Uprooting and Assimilation: Race, Space, and Status
Race, as Patrick Wolfe and others noted, is an organizing principle of settler colonial governance (Wolfe, 2001; Glenn, 2015; McKay, Vinyeta and Norgaard, 2020). It permits both assimilation and exclusion. In the Soviet Union, colonization and the high status afforded to Russian settlers were mutually constitutive and racialized (Law, 2012). Russianness bestowed a higher social status on those who bore the label, and it became synonymous with progress; it is hardly a coincidence that the “new Soviet person” was usually portrayed as ethnically Russian. As a result, ethnic Russians enjoyed greater mobility and privileged access to resources reserved for ethnic Russians (Lewis and Rowland, 1969: 795). For non-Russians, social mobility and access to privileges could be obtained through cultural erasure and assimilation: first into the Russian linguistic and cultural community, and then – if one’s background permitted it – assimilation into the ethnic group. Russian became a mandatory language in schools across the USSR, and intermarriage with Russians for the purposes of russification was advocated by the Soviet state from the mid-1930s onward (Edgar, 2022).
Although overt racial assimilation was never elevated to a comprehensive state-sponsored campaign, Sovietization implied the adoption of the Russian language and a lifestyle built on Russian models. Stalin’s formula, “National in form, socialist in essence,” was, for all intents and purposes, an assimilation formula based on the maintenance and cultivation of hallowed cultural forms stripped of any claims to sovereignty, which also allowed the Bolshevik government to establish its anti-imperial credentials. The formation of new national republics and districts sought to dismantle existing indigenous institutions of power and political geographies.
Consequently, russification and the celebration of consciously constructed highly stylized faux folk cultures were not antipodes, but mutually reinforcing processes. First, assimilation was a hierarchical process that necessitated the defining of backward “others” against the “civilized.” Second, the celebration of newly defined ethnic groups was strictly policed to ensure that it was limited to the folklorization of cultural diversity without allowing “native sovereign capacities” (Veracini, 2013: 30). Third, native cultural expression had to remain within the Soviet ideological canon. Cultural institutions and individuals that produced alternative meanings, political imaginaries, and systems of governance had to be eliminated. Since the folklorization of non-Russian ethnic groups was a controlled endeavor that permitted superficial diversity without political substance, it did not endanger the settler colonial regime. The policy of affirmative action co-opted natives on the individual level by producing “the rhetorical claim that indigenous individuals can participate in the political life,” while concealing the structural conditions that erased native collectives (Veracini, 2013: 30). The celebration of folkloristic attributes did not exclude cultural erasure.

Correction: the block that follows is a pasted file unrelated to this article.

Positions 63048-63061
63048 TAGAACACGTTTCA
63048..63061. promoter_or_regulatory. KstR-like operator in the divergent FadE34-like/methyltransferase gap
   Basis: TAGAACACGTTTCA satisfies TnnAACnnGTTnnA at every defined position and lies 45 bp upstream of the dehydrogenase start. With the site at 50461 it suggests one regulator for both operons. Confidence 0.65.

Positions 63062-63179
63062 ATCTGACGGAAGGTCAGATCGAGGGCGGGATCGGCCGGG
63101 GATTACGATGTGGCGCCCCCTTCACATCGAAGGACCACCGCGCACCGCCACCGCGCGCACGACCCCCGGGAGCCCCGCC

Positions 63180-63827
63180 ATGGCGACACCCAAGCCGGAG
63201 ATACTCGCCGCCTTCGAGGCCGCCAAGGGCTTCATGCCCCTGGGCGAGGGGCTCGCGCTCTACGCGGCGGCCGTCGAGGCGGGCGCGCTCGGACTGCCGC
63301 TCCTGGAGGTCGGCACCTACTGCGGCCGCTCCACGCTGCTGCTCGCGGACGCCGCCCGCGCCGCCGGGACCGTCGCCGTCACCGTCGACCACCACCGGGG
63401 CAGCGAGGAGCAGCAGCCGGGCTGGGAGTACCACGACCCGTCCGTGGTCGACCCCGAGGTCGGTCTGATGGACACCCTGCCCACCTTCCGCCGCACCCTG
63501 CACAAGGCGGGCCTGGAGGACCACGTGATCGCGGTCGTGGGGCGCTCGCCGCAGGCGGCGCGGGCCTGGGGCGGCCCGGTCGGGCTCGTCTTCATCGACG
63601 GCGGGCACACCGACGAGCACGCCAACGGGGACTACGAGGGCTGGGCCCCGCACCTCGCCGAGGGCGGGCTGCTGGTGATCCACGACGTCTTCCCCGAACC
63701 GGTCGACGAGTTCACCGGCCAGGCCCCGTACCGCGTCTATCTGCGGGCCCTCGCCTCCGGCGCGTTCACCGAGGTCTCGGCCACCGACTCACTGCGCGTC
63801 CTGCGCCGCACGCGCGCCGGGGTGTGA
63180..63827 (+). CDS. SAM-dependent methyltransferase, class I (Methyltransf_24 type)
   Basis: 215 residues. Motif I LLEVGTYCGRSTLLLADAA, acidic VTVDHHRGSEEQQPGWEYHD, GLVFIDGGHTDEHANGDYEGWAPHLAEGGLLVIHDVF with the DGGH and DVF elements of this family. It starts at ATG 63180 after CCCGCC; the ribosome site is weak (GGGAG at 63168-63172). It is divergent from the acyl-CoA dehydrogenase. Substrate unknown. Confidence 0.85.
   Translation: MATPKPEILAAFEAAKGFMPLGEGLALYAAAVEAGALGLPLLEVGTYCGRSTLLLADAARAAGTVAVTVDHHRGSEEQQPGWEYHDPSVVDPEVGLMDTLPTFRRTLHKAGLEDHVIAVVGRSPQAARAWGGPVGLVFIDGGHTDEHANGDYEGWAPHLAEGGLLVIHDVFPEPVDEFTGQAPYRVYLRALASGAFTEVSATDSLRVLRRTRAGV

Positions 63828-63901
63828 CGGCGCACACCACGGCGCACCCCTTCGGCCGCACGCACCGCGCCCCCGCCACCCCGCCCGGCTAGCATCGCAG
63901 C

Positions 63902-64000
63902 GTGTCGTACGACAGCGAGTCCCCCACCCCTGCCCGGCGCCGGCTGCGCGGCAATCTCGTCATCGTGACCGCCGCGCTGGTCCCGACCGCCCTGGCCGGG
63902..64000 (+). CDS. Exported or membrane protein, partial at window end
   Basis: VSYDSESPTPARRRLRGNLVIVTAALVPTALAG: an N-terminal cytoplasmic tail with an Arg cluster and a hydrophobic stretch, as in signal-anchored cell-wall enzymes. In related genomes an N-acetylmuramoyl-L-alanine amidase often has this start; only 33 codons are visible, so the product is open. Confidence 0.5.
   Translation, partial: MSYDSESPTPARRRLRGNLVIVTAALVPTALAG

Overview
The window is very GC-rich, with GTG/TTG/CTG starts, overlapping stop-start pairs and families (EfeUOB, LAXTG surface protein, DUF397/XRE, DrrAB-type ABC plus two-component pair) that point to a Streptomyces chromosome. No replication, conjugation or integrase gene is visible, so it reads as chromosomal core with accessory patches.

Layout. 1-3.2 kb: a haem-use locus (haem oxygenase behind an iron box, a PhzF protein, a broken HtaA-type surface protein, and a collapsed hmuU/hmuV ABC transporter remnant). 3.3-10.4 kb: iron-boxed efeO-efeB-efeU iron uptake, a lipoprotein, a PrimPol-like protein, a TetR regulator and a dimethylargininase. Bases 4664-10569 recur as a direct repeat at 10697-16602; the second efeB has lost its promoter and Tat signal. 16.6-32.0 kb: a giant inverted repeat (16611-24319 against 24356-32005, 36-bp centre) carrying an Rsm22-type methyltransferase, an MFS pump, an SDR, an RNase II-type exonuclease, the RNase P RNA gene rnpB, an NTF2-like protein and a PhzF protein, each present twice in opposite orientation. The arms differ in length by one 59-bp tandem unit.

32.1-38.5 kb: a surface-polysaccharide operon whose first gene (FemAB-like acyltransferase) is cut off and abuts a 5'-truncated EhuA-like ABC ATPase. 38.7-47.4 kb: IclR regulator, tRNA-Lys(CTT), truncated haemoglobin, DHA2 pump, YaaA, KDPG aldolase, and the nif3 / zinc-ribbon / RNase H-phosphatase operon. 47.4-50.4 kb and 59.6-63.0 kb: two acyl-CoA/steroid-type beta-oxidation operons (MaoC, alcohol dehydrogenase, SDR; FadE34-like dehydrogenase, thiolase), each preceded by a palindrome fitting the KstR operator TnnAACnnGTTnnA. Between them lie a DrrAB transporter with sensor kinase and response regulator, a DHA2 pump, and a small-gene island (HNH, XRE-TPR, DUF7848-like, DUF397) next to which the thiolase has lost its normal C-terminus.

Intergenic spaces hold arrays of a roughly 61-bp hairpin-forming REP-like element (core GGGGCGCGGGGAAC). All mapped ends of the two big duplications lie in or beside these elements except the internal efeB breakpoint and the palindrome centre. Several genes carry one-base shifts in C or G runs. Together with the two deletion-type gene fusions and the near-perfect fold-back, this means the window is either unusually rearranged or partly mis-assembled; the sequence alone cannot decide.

Race, as a hierarchical organizing principle, was at the core of the Soviet settler colonial logic. Since Russianness was a racialized category through which settler colonial governance was organized, it was not automatically granted or available to everyone. As Eric Weitz (2002: 12) argues, “The Russian people and culture were seen as manifestations of primordial being and the model for other nationalities.” While Russianness was narrated through the prism of heroism and sacrifice, the term “enemy nations” racialized entire groups as dangerous, and referred exclusively to non-Russians (Ibid.: 5).